What is a ‘sandwich’? The concept of an ‘open-faced sandwich’ suggests a structural flexibility beyond the ‘things between two pieces of bread’ definition; yet several fooderies this year have chucked out the whole concept altogether and put out FESTIVE OFFERINGS that can in no way be described as a sandwich AT ALL. One such is Pret’s Festive Winter Salad, £4.95 and consumed in the traditional way, with a maroon plastic fork at an office desk.

The base of the Festive Winter Salad is classic and simple. Roasted (according to the packet) butternut squash and (presumably steamed?) broccoli. Though not immediately festive, broccoli is at least festive-adjacent as it is in the same cruciferous veg family as sprouts; and butternut squash likewise is not necessarily Christmas-y in the same way as cranberry and turkey, but is still seasonal enough.

Atop this strong fibrous vegetable base rests:

  • a few leaves of spinach
  • a gentle flecking of Wensleydale
  • dried cranberries
  • caramel toasted pecans (NICE!)

Next to it:

  • ‘apple sprout slaw’ (quite nice although I didn’t taste any sprout whatsoever, only tart apple and vinegar, which was nice)

more bafflingly:

  • pomegranate seeds (they’re a superfood? I guess???)

worst of all:

  • a small tub of MUSTARD DRESSING?!

Look, it’s a nice effort Pret but this is just too many things. Cheese, cranberries and toasted nuts: absolutely. Base of butternut squash: sure. Broccoli? I mean, also sure? Spinach? Might as well get some more green things in. Pomegranate seeds? What kind of theme are we looking at here? Pomegranate seeds are not only attractive, they have a very tart pithy flavour and you can’t just scatter them hither and yon with no attention paid to the dish’s balance or complementary flavours. Yes, pomegranate and squash go together in theory, but not in the same world as WENSLEYDALE I mean honestly. The same is true of the mustard dressing. Mustard does not go with butternut squash. It does not go with toasted pecans. It barely goes with broccoli. It may go with some cheeses, but that cheese is not Wensleydale. Its inclusion in the same plate as the apple ‘sprout’ slaw is baffling (there is ALREADY a vinaigrette!!!).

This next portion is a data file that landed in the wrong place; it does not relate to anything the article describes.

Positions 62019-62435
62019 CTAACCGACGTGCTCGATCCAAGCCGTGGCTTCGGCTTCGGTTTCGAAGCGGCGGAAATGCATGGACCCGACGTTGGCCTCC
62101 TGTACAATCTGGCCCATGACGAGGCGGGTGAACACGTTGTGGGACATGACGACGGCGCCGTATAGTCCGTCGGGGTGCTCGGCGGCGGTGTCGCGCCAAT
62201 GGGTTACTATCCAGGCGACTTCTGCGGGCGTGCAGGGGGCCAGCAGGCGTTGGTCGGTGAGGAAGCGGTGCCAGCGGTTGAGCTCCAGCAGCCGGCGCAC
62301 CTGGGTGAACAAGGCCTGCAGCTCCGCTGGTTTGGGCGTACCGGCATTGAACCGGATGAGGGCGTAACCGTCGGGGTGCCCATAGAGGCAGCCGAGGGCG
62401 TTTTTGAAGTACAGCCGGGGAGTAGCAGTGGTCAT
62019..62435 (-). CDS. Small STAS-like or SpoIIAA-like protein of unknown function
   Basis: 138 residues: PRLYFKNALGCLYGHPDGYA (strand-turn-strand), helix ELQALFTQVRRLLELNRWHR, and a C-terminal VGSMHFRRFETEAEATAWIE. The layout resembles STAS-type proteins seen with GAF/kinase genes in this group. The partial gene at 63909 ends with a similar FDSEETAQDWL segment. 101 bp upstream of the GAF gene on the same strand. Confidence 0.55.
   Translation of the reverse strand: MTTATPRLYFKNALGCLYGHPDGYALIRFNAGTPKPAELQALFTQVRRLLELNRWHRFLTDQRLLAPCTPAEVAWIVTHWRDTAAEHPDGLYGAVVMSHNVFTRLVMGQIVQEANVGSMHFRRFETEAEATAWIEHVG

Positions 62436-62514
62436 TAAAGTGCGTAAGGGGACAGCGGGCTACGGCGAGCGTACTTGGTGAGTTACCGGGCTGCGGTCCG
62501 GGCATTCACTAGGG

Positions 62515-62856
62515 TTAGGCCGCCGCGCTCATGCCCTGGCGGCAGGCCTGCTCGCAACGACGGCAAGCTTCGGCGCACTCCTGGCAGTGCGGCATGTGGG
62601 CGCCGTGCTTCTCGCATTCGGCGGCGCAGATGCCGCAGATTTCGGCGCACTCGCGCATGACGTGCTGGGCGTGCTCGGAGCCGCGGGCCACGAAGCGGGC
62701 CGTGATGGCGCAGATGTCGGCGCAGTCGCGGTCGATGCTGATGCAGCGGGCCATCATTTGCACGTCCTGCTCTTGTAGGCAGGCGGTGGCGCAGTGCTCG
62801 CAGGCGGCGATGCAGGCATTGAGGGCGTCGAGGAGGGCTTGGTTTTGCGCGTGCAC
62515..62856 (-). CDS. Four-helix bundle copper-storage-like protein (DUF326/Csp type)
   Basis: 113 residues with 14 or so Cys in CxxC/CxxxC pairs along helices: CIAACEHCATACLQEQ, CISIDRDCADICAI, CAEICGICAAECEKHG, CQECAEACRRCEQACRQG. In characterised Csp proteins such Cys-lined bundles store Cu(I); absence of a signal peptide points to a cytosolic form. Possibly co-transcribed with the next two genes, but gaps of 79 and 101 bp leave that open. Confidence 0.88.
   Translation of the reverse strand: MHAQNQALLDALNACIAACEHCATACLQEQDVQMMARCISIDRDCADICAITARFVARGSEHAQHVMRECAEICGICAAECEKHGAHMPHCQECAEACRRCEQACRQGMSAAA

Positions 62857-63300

You can sort of see how each individual ingredient made it in:

Mustard goes with broccoli, as in a particularly ambitious mac and cheese.

Broccoli goes with toasted pecans, as in a side dish at Ottolenghi.

Toasted pecans go with Wensleydale and cranberry, as in a bite-sized appetiser tart from Tesco Finest festive range.

Wensleydale and cranberry go with spinach, as in a salad your mum knocked together for the Christmas Eve afternoon bring-and-share party with the neighbours she forgot about until ten minutes ago, which is also ten minutes after the party ostensibly started.

Spinach goes with butternut squash, as in a BBC Good Food ‘weeknight dinner for <£1 a serving’ vegetable coconut curry recipe.

Butternut squash goes with pomegranate seeds, as in an ‘easy Ottolenghi’ recipe in the Guardian that will never be served at the actual restaurants.

And pomegranate seeds go with apple sprout slaw, as in a wide-ranging but ultimately unfocused Festive Winter Salad from a chain lunch eatery.

Pret, you are not Ottolenghi. It is fine to not be Ottoleghi. Just be Pret.

It is okay to be you.